Back for more of the blues,
Good deal – let’s get crackin’…
As I sit here typing this, part of me already wonders if the whole ‘class 103’ school style of title is right for articles about blues guitar playing. Are we giving this massively important subject its due respect?
Maybe we should be taking a more reverential approach – preaching the blues gospel. “Welcome to the church, sisters and brothers – please open your hymn books to page 48 – the Reverend Blues will begin the service in a few moments – can I get an AMEN!?!”
Excellent! Let’s get started then…
We’ve previously discussed the 12-bar blues in some detail, which covers the most important structure and chord pattern you’ll need for blues playing. But that’s just the harmony side of things – what about the melody? What about the tune? What about those blues solos and riffs?
Solos and Riffs? What’s the difference?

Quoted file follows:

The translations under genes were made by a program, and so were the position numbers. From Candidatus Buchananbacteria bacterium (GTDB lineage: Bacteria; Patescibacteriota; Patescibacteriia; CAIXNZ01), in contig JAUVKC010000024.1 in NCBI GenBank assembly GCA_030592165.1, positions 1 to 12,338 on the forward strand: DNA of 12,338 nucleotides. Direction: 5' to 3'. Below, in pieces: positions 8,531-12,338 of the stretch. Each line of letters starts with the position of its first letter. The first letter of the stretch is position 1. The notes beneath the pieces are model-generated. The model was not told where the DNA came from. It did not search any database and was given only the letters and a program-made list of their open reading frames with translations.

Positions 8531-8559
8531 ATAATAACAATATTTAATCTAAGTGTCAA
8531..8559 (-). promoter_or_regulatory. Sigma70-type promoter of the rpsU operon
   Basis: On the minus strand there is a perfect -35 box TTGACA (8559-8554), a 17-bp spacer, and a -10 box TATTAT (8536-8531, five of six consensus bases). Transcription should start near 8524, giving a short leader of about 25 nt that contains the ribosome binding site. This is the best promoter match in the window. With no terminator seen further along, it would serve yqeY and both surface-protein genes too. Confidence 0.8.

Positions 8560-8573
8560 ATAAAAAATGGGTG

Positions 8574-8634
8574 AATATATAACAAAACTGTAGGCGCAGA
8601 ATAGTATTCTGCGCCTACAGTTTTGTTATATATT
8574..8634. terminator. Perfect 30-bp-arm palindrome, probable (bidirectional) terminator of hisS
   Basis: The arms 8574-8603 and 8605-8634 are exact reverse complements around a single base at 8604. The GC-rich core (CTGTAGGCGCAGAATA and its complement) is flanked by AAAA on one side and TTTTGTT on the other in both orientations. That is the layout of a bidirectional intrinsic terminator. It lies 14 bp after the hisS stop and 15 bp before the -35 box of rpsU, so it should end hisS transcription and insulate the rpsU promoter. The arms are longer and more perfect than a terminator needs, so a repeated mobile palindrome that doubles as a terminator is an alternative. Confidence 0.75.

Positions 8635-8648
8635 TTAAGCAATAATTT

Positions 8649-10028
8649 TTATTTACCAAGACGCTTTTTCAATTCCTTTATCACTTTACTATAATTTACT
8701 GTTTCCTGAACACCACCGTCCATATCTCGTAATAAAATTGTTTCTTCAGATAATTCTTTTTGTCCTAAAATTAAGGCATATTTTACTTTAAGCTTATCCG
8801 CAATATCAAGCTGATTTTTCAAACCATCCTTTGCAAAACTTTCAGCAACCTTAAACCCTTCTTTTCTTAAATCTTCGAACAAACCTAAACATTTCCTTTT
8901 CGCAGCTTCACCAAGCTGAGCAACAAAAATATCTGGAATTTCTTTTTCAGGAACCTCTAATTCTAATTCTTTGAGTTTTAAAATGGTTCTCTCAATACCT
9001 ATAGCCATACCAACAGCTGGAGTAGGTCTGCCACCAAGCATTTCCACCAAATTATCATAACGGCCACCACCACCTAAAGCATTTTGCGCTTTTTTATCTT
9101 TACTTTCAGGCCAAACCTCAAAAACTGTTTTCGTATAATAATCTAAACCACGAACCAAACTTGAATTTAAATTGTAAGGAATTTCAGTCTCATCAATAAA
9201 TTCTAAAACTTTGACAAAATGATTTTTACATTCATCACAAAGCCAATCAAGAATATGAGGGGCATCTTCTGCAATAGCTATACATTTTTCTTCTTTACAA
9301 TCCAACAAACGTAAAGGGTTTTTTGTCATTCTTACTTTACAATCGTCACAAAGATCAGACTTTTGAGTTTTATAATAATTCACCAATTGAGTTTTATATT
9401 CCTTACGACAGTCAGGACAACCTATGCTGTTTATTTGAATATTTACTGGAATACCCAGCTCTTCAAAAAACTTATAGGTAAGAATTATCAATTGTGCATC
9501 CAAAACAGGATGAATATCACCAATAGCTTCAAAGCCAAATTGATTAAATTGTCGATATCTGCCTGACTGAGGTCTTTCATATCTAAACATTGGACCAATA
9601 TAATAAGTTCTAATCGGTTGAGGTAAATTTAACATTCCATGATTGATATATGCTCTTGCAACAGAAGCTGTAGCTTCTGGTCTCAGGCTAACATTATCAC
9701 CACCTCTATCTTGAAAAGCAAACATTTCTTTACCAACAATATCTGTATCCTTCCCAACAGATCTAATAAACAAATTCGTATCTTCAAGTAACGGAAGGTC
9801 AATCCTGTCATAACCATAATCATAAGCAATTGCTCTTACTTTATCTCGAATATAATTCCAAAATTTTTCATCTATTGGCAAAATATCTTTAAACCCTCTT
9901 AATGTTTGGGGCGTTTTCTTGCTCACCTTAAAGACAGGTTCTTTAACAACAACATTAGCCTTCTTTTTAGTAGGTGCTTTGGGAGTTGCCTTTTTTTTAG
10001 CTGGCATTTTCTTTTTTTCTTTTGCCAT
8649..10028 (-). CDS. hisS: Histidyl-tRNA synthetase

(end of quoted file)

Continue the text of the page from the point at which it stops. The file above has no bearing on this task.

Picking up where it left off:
If you’re throwing out a collection of your best riffs/licks/chops (use whichever term you like) over a nice long section of music, then it’s a solo. This could last for hours.
If you’re just throwing in a couple of nice little musical tricks in here and there, perhaps just filling in those breaks in the lyrics to keep things interesting, then it’s a riff.
But first let’s find out what notes to build our solos and riffs out of. And for that we need to understand the Blues Scale…
Introducing the Blues Scale
Wikipedia tells us that “a scale is any set of musical notes ordered by fundamental frequency or pitch. A scale ordered by increasing pitch is an ascending scale, and a scale ordered by decreasing pitch is a descending scale”.
Very academic – sounds like the sort of thing my old music teacher would bore me with. But unnecessarily complicated – let’s just call the blues scale “a collection of notes that, regardless of what order you play them in, will probably sound like the blues”. We’ll be asked to edit the next edition of the Webster’s Dictionary before long, just you wait and see…
The Blues Scale is built upon (and nearly identical to) the wonderfully simple Minor Pentatonic scale, shown here in E and G;